Statute of Limitations - FAQ
What is the statute of limitations for a refund?
A claim for refund must be made within three years after the later of the date the tax was paid or the due date of the return, including extensions. Taxes paid by withholding or estimated tax are treated as having been made on the regular due date of the return. Refer to the instruction booklet for additional information.
What is the statute of limitations for assessing tax liabilities?
The limitations are as follows:
- The Department of Revenue normally has three years in which to assess additional tax. However, if a claim for refund is filed within the six-month period, before the close of the statute of limitations period, the period of assessment is extended for six months beginning on the day the claim for refund is filed.
- If the taxpayer has omitted more than 25% of the gross income from the return, the limitation is six years.
- In the case of fraud or if the taxpayer fails to file a return, there is no time limit.
What are the requirements when the Internal Revenue Service changes my return?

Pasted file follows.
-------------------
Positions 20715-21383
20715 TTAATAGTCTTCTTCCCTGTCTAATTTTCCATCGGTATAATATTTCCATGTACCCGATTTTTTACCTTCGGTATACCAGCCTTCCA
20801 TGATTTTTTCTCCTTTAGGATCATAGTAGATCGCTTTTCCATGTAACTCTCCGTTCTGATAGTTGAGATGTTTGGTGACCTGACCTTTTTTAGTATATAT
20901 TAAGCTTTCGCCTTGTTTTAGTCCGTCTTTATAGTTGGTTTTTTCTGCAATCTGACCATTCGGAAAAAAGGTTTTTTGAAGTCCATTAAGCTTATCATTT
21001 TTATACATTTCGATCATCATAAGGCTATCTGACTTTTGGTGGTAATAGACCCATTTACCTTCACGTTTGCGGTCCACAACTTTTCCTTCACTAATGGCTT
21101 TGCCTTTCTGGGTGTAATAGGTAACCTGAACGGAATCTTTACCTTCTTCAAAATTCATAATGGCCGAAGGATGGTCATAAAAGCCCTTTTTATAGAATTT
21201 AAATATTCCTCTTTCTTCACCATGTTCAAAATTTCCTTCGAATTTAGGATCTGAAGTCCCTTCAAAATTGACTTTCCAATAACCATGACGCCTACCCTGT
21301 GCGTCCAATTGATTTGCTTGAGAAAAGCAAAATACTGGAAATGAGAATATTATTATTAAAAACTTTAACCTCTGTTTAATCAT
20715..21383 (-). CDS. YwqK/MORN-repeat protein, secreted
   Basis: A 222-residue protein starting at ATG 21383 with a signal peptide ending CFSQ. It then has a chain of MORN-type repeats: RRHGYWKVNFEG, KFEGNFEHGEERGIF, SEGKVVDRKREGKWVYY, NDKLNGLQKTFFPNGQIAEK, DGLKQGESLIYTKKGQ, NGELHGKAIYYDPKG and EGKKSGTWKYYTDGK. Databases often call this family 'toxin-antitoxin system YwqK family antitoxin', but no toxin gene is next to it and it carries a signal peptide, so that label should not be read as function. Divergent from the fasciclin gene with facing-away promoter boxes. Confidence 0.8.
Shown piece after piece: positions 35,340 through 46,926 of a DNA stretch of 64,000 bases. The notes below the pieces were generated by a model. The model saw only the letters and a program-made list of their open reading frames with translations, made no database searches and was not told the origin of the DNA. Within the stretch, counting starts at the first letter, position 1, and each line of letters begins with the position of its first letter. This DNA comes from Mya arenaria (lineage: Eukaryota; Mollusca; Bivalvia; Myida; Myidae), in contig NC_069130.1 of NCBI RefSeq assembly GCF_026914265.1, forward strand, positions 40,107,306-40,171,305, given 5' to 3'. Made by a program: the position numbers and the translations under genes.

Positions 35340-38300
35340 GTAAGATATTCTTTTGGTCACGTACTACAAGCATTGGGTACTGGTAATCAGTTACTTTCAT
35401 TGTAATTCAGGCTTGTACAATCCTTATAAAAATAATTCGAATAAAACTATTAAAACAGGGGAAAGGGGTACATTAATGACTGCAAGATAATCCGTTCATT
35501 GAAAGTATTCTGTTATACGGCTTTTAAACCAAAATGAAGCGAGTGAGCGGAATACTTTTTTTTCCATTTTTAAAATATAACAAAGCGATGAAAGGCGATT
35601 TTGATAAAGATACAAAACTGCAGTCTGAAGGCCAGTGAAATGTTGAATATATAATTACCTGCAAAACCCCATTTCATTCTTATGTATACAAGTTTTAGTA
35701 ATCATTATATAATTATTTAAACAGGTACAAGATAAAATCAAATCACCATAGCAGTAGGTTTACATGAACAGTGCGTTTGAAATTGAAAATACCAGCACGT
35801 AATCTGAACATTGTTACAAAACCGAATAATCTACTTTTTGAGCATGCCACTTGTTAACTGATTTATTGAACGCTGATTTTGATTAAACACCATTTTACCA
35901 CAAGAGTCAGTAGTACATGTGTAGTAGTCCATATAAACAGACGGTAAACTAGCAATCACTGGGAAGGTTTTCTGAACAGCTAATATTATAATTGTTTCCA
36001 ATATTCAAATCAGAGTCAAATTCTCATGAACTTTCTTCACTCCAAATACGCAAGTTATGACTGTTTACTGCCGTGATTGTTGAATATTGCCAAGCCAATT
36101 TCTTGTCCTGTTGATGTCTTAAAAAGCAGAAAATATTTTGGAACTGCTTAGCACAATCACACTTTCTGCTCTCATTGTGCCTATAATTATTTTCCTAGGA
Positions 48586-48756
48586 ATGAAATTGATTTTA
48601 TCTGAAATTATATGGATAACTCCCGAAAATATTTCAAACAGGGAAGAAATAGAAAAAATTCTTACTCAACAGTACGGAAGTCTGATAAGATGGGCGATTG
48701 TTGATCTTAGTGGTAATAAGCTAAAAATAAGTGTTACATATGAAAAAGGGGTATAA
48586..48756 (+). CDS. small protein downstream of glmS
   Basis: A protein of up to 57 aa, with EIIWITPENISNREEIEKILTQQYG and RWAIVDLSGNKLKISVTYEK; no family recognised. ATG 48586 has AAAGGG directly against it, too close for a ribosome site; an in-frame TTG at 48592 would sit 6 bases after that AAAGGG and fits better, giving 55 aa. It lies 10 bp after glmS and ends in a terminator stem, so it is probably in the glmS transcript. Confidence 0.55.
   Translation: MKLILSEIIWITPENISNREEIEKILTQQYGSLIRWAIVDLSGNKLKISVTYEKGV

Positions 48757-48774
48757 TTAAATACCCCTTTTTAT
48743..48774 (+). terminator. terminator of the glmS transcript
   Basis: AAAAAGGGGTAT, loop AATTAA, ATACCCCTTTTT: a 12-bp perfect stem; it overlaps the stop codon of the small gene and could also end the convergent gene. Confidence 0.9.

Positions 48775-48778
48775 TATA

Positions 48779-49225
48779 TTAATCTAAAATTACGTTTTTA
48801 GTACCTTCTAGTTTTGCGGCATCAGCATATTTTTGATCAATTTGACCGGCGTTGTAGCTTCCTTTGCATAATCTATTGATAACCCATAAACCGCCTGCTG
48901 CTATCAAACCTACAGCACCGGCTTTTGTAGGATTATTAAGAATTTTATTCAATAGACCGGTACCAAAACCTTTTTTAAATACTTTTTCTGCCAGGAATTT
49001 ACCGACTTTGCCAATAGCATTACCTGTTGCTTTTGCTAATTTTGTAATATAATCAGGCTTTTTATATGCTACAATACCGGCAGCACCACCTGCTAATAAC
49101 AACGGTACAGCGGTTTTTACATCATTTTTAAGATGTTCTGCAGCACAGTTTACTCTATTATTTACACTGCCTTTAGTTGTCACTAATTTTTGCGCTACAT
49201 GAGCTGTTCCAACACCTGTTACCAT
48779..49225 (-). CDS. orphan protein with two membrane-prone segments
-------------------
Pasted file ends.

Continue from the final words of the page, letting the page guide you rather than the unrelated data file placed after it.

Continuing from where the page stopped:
The requirements are as follows:
- When a change is made, the taxpayer must notify the Department of Revenue within 180 days and must claim a refund within 1 year of notifying the Department.
- If the taxpayer fails to notify the Department, the Department has five years after it receives the report from the Internal Revenue Service to make an assessment.
- Interest on the tax is due from the due date of the return through the date the taxes are paid.
- If it is determined there has been an overpayment of tax for the year, failure to notify the Commissioner within 180 days will result in the forfeiture of your right to any refund as a result of the change or correction. However, for tax years beginning on or after January 1, 1987, 90% may be applied to another year’s liability on the same Internal Revenue Service report.